So cheese number four and one of my personal favourites Torta Montes Toledo cheese. This is a soft goat’s milk cheese, matured for just two weeks and is an absolute delight with a bottle of chilled Maturana Blanca. Eat the cheese directly from within the rind with a spoon and spread over toasted fresh bread and you will be in cheese heaven. The cheese has a light yet intense taste to the palate and you really appreciate where the cheese has come from. It is produced in the Montes de Toledo, a mountain range where goat breeding is prevalent and cheese is a absolute pleasure.
A more modern cheese is Ibérico, produced with a mixture of cow, goat and sheep milk and you really can taste the three dimensions in this one. A great wine to drink with this one is a Malbec, a medium bodied red wine. Try and get hold of a La Mancha Malbec, the arid and harsh land and endless sunshine is the perfect growing environment for this fruity wine so a La Mancha cheese and a La Mancha wine make the perfect marriage.
So let’s finish with the most famous of all Spanish Cheeses, D.O.P Manchego. This cheese has a creamy texture and quite literally melts in your mouth. The cheese is semi-hard and has a rich and full flavour with a fruity aftertaste. It is made from sheep milk and this is what gives it a distinct taste and colour. The cheese is matured for 1 – 6 months and has a hard rind with esparto grass markings on it, incidentally there is some interesting history to mention here about esparto grass and we wouldn’t be able to publish on Eat Play Stay Spain of course if we didn’t mention a little bit of interesting Spanish history. Esparto grass is indigenous to Spain with the Spanish name for the plant being Atocha. After the Spanish Civil War ended Esparto fibre was declared a national fibre and is used in arts and crafts, rope making, weaving baskets and mats and has been utilised this way for millennia. In a cave in Granada, Southern Spain, the Cueva de Los Murciélagos, the oldest esparto grass baskets ever found date back some 7000 years and there is a thriving Esparto Culture still today. Anyway back to the cheese. The cheese has a nutty flavour and it goes well with almonds and slices of green apple. But what about the wine? Well Manchego get sweeter the more mature it gets and goes extraordinarily well with a nice bottle of my favourite of all wines a Tempranillo. However if the cheese is a young one then a cold glass of Cava compliments perfectly.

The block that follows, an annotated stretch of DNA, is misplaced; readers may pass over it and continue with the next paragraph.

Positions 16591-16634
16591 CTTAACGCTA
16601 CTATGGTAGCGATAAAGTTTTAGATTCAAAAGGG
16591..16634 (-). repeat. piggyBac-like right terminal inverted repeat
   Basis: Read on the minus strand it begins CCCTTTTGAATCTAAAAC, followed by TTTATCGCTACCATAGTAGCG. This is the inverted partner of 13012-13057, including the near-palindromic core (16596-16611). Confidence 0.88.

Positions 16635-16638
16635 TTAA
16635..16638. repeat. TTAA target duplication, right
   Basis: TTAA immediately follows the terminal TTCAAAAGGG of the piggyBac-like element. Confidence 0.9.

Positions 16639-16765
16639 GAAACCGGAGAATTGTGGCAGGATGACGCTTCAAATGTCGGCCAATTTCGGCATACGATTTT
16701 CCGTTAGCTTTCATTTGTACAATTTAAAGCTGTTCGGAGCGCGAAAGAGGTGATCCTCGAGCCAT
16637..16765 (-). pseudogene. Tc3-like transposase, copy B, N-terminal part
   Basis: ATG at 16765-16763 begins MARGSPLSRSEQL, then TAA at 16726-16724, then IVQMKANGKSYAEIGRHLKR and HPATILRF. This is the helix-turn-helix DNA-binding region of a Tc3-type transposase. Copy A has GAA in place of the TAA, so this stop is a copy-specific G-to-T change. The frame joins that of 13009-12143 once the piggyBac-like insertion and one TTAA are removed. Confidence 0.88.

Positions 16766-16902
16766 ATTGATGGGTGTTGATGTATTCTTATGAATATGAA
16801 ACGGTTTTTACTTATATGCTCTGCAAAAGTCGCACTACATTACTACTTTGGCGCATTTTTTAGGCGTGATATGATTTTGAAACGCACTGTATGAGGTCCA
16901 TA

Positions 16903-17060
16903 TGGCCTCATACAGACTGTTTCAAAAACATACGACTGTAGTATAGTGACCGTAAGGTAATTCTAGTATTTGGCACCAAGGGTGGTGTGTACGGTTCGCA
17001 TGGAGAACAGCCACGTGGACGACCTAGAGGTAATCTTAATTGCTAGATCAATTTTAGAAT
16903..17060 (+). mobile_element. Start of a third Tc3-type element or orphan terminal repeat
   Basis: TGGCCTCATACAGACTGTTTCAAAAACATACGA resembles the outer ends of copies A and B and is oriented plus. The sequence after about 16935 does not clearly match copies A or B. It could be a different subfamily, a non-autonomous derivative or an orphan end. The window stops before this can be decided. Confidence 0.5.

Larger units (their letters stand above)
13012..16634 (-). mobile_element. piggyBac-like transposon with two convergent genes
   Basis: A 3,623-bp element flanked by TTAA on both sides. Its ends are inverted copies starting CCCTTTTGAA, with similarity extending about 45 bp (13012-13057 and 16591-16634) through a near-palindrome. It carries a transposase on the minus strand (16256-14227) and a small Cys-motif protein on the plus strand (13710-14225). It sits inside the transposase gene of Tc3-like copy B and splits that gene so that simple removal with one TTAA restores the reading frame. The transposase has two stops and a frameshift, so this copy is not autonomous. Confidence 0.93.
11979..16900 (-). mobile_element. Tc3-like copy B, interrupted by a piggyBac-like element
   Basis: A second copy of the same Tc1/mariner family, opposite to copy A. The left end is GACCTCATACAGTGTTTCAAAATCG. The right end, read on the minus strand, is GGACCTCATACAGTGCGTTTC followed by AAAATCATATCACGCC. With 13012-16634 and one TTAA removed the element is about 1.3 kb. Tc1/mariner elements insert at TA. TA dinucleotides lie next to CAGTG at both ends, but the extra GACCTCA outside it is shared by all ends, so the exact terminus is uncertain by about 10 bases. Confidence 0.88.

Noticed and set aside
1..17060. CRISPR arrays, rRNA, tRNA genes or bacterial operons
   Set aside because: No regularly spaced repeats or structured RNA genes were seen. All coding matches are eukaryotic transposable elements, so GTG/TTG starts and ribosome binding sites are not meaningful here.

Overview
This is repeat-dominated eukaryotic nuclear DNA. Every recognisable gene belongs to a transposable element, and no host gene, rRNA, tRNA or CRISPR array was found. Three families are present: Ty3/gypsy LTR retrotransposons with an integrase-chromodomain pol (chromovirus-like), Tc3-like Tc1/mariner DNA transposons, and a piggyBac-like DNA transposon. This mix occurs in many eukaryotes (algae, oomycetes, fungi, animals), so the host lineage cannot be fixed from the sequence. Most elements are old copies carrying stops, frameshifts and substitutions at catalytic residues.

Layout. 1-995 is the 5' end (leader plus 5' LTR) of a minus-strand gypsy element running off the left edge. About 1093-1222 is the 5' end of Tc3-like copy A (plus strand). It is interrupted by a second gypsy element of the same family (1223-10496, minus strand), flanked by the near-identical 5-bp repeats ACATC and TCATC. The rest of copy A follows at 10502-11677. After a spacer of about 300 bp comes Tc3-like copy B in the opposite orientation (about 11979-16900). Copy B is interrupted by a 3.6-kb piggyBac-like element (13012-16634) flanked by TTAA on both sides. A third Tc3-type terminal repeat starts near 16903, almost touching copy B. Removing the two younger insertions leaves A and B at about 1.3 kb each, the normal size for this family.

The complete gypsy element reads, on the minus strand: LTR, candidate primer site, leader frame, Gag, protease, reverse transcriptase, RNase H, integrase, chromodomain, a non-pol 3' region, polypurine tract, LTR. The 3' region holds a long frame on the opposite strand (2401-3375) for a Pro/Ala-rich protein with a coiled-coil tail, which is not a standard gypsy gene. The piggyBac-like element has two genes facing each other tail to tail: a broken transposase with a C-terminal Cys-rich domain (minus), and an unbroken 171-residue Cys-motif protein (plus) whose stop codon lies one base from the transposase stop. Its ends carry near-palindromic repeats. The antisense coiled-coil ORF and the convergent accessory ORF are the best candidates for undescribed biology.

So a fine range of Spanish cheeses for your cheese board from the Castilla-La Mancha region. As you are putting your cheeseboard together picture the sheep on the plains and the goats in the mountains, the sunshine on the vineyards, the shepherds in the pastures and the families at work making the artisan cheeses using age old traditional methods and the sunflowers gently dancing in the breeze with every bite…